To both celebrate a month of victories and to plan for the future, well over 800 people filled the cafeteria of Hope High School as Resist Hate RI convened their fourth meeting, and their first meeting since Donald Trump‘s inauguration. From the number of hands that went up when organizer Aaron Regunberg asked, it seems that more than a quarter of those in attendance were first timers. Regunberg is also the State Representative for District 4 in Providence. He opened the meeting explaining that Resist Hate RI was formed to support existing community organizing efforts and catalyze resistance to the Trump Agenda.
Georgia Hollister-Isman, state director of the Working Families Party ran through the number of events and actions that took place since the last meeting. It was a long and impressive list, placing Rhode Island at the leading edge of the resistance.
- “Hundreds of students walked out of High School on inauguration day.
- “7000 people gathered for the RI Women’s March, joining millions world wide.
- “2000 people rallied against the travel ban in less than 24 hours.” (see here and here)
- “1000 people showed up to confront Senator [Sheldon] Whitehouse about his vote for Mike Pompeo and you ask for and get his bolder leadership on the other nominations. And you may or may not know this but video of that event went viral nationally, and in the national media and just the other day was in the New York Times cited as a reason why the entire National Democratic Party has made its stance more bold in Washington.
- “Activists who have never been to the State House before have showed up again and again to kick off efforts to support reproductive rights, to ban conversion therapy (here and here), pass paid sick days, for brand new environmental policies and many other.
- “Dozens of activists have showed up every single Tuesday to visit their federal delegation as part of Resist Trump Tuesdays.” (See: here, here and here)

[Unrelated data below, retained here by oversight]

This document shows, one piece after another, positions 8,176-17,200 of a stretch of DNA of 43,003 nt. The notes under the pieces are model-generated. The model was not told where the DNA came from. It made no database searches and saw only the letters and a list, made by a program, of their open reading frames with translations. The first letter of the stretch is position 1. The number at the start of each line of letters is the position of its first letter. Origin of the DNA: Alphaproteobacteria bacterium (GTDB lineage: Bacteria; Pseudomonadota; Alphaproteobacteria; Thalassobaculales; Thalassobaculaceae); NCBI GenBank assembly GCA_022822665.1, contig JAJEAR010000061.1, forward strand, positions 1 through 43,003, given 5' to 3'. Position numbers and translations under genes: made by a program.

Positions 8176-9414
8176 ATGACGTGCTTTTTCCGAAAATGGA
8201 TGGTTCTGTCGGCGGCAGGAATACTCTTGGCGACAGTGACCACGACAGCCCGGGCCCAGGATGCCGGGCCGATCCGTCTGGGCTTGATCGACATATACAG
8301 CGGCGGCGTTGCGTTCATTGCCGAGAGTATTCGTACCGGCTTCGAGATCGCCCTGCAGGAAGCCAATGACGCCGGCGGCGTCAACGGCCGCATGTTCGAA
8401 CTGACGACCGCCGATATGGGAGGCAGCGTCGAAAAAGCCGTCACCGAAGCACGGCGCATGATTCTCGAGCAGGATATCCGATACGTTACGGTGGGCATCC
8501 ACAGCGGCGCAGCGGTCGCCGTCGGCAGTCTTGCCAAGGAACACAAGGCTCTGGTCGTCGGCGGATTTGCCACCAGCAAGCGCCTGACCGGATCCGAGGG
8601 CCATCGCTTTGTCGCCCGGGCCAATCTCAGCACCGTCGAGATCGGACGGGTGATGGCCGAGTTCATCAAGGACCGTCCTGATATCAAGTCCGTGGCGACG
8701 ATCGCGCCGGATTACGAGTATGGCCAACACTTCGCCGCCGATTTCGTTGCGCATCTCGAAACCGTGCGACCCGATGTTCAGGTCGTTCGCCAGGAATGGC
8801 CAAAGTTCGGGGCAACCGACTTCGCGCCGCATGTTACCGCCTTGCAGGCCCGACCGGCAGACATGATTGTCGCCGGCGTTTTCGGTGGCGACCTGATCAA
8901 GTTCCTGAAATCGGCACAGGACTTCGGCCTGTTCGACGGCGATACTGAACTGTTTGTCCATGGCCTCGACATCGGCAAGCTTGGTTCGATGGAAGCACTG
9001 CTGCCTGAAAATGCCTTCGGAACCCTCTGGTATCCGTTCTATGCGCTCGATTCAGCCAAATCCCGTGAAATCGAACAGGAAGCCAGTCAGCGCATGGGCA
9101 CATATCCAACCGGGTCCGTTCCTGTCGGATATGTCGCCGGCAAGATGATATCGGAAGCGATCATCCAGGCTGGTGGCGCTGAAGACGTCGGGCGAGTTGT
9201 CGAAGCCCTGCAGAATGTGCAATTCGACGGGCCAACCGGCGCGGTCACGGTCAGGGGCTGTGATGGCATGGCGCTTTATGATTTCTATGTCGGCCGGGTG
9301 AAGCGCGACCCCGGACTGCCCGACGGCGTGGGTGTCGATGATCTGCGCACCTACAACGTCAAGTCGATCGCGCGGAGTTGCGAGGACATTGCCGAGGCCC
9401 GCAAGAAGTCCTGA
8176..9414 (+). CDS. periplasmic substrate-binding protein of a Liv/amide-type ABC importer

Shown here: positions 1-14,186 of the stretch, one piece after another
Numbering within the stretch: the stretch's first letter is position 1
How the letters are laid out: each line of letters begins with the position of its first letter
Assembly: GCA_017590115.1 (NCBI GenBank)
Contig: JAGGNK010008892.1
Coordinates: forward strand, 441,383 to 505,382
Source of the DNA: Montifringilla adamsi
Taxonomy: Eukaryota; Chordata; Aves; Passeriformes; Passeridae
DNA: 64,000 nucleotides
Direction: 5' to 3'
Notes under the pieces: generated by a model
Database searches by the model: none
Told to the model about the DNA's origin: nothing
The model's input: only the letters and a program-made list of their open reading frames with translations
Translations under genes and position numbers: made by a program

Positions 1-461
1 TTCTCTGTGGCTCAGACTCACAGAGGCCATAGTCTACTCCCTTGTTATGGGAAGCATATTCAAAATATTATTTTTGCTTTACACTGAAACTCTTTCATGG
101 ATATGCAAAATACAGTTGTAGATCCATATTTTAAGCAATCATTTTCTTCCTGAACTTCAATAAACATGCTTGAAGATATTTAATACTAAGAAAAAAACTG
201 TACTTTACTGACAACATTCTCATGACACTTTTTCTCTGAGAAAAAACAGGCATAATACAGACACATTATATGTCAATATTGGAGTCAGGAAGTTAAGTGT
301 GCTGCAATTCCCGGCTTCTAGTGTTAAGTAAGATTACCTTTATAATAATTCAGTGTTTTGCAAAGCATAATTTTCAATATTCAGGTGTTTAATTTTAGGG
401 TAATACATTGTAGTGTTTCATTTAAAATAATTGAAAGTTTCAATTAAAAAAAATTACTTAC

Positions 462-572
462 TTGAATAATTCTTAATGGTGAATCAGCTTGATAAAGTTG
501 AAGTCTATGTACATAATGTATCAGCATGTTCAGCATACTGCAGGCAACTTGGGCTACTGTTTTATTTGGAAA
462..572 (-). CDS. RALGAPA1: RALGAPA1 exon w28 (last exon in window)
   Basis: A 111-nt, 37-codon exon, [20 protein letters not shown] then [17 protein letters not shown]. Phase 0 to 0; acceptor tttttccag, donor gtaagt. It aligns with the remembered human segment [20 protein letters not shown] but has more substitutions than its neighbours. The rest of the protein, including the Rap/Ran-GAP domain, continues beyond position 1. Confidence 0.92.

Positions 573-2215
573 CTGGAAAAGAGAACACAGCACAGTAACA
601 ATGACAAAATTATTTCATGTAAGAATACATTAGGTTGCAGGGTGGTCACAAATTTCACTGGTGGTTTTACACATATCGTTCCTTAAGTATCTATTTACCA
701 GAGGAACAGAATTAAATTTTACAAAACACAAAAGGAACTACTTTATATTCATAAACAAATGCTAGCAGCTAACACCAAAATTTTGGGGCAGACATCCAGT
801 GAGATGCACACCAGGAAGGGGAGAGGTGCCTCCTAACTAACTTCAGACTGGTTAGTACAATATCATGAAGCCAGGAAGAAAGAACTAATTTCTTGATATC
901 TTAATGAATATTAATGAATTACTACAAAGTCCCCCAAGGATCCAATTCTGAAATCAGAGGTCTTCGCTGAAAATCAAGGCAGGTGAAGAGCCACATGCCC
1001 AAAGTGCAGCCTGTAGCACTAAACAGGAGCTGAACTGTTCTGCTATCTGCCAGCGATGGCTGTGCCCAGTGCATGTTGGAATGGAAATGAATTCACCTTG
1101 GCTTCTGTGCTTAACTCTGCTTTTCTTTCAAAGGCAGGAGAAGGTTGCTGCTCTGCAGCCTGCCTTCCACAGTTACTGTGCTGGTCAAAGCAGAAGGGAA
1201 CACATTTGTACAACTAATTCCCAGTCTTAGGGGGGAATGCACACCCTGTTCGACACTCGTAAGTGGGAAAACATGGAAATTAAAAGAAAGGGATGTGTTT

- “Last Sunday more than 1000 people showed up in a snowstorm to call for resistance from their federal delegation.”
“Donald Trump is still president,” said Hollister-Isman, “But it is so clear that the resistance is alive and well in Rhode Island.”
John McDaid, science fiction writer and RI Future contributor wowed the crowd his “Seegeresque” anti-Trump folk song “That’s Trump.”
Travis Escobar, president of the Millennial Professional Group of Rhode Island (MPGRI) spoke about RI Governor Gina Raimondo’s free college proposal. Escobar recalled two friends, undocumented, who could not go to college because of their status and their financial situation. “They were just as American as you, or myself,” said Escobar.
Students at CCRI, RIC and URI stay in the state, said Escobar. The money spent is an investment in Rhode Island’s future workforce. This keeps the money invested right here in Rhode Island so these students can buy a home, save for their retirement and help their parents.
Jose Batista, an attorney in Providence, spoke against House Bill 5093, what he calls the “anti-Sanctuary” bill. This bill would force state and municipal level law enforcement agencies to assist Immigration and Customs Enforcement agents (ICE) in rounding up the undocumented for detention and deportation.
This bill, as well as supporting Trump’s racist agenda, makes us all less safe, as the undocumented, fearing the police, let crimes go unreported.
Laufton Ascencao, an organizer with the Working Families Party, said that every single weekend, until Trump is out of office, there will be a door knocking campaign in Rhode Island.
Antonio and Charlie are on the outreach committee to people of color. Antonio said that there has been a lot of distrust of white organizing in communities of color. One idea would be to hold the next meeting in South Providence, or somewhere not on the East Side. There is also work being done to create an inclusive mission statement.
“We are planning a restaurant weekend,” said Charlie, “whereby we are all, hopefully every single person in this room, going to go out to a restaurant that is owned by a person of color, or a Muslim resident, or an immigrant family, and we are going to show them that they have our support.
“We are working with the RI Center for Justice to get together a consolidated list of all the different pieces of legislation that are at work in our town and in our state. There are a lot of issues that go through the legislative process, a lot of them are little issues that can make a big deal.
“We are working to make a more direct pipeline between the different organizations in the state.” This will allow volunteers to be mobilized, donations to be collected and protests to be organized at a moment’s notice, for any allied group in the state.
Jennifer Boylan, a volunteer with Moms Demand Action for Gun Sense in America invited people to next Saturday’s Women Empowering Women: A Community Forum on Violence Prevention. There will also be a lobby day on March 15.
Justin Boyan is a Resist Hate RI volunteer. Sunday March 5 at 11am there will be Resist Hate RI leadership team meeting at 118 Gano St.